I guess Lord of the Flies is one of those books that people either love or hate. It’s hit-or-miss. At least that’s the impression you get when you read the reviews. Some praise the book’s profound exploration of human nature whereas others dismiss it as totally unrealistic and exaggerated. As for me, I’ve to admit that I stand somewhere in-between.
Lord of the Flies tells the story of a group of schoolboys who are stranded on a deserted island after a plane crash. At first, the boys attempt to set up rules and establish order. They elect a leader, assign tasks and hold regular meetings. But very soon things start to go wrong. When some boys refuse to follow the rules and break up from the group, tensions arise and soon erupt into violence.
Would real children actually behave so brutally without adult supervision? Well, rather not. And this is why many people find fault with the novel. But I don’t think that’s Golding’s point. It’s not a realist story, it’s not meant to show us how children would really react. It’s much more an allegory, a story of ideas, much like Animal Farm (just that no one has ever complained about talking animals being too unrealistic). So I think this argument isn’t really justified.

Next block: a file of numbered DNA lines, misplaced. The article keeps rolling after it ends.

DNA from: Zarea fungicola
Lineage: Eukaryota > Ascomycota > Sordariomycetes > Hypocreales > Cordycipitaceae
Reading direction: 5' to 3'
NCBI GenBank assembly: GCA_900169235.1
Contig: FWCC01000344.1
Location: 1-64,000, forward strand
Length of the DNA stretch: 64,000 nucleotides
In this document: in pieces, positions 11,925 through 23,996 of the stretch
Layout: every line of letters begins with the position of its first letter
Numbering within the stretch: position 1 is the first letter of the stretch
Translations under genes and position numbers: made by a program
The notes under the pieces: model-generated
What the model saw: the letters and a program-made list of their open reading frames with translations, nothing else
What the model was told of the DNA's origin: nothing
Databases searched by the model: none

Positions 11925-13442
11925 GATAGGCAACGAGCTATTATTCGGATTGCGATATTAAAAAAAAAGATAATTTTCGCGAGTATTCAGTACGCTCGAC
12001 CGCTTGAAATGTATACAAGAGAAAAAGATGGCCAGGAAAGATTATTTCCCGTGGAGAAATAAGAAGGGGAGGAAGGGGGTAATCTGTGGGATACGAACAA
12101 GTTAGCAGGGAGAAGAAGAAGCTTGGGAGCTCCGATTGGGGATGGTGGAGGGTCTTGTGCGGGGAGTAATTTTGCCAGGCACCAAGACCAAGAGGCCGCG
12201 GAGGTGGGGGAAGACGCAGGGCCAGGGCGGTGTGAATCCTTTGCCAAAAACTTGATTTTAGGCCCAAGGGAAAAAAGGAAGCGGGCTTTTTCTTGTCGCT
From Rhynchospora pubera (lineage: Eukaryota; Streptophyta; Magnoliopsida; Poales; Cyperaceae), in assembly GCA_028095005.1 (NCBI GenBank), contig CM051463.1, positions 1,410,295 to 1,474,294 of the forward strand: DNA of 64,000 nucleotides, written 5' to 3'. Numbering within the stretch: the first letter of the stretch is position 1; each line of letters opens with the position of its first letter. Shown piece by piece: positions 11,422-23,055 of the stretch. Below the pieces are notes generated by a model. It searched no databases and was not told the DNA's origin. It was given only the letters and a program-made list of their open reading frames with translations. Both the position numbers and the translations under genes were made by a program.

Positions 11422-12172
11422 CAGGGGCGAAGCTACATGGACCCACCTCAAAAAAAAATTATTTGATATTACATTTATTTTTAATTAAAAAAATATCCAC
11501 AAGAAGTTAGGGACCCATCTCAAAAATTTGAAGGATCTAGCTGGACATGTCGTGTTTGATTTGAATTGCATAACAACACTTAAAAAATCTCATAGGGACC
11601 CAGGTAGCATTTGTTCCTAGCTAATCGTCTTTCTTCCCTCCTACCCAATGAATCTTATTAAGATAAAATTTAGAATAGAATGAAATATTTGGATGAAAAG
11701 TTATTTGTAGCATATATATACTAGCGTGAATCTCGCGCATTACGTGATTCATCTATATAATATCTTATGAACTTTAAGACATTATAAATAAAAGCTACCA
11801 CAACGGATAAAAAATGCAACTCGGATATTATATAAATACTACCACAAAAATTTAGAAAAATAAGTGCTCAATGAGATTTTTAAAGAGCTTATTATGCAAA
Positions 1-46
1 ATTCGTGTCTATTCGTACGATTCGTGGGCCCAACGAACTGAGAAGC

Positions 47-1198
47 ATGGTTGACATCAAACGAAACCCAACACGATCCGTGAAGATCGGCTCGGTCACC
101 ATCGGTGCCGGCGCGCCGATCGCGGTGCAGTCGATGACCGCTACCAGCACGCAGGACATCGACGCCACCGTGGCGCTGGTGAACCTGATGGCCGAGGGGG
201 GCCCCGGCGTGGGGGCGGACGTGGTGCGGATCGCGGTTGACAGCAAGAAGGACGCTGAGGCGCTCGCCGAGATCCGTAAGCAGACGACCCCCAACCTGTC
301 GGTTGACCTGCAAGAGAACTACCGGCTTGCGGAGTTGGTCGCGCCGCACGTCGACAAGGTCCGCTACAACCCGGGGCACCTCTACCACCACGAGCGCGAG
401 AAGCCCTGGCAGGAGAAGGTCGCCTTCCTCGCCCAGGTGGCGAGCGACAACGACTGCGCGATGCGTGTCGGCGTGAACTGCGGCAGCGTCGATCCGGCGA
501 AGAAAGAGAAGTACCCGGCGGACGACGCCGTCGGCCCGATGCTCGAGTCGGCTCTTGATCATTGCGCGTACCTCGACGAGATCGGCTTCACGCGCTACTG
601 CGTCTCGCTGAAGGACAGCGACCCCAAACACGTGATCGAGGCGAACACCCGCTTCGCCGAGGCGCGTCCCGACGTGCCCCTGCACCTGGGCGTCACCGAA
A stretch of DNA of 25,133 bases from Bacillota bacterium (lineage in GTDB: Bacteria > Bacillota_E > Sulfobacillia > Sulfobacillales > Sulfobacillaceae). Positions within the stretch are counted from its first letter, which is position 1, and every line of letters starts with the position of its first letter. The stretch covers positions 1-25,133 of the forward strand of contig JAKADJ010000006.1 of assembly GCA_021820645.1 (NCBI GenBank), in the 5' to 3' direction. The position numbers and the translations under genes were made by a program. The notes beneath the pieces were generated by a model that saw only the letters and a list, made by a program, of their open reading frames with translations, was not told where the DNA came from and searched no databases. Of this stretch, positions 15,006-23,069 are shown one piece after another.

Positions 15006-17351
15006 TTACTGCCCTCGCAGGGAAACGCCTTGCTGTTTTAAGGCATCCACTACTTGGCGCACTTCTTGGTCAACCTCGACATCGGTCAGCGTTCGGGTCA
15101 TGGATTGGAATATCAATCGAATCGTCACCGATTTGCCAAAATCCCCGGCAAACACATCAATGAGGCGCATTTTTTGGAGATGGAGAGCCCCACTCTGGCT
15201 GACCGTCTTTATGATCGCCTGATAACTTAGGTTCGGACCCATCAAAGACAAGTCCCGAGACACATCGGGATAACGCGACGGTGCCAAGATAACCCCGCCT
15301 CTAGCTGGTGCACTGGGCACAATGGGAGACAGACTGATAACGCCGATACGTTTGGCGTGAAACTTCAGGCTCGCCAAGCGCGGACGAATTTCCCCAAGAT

What I do find problematic though is Golding’s view on human nature. Golding proposes that humans are inherently evil and that without social constraints, humankind would fall into a state of violence and aggression. But is there really evil within everyone? I don’t think so. But I get why Golding might’ve felt so. Lord of the Flies was published in 1954—6 years after the end of World War II and amid the beginnings of the Cold War. Golding himself spent five years in the Navy. He saw how violent ‘man’ can be. Yet I still think that his point is too generalized. Also, if he really did think all humans are vicious, why didn’t he include any female characters? Would the story be the same if it were a group of girls stranded on the island? (Also would Piggy then become Miss Piggy?). I’m not sure, but it would be interesting to find out.
All in all, I think Lord of the Flies is a story of its time, but is it also a story for all time? I’m not sure. I feel like reading it tells us more about its author and historical context than about human nature. For me, this is a book that only makes sense when it’s read in context.
Have you read Lord of the Flies? How did you like it? Let me know in the comment section below!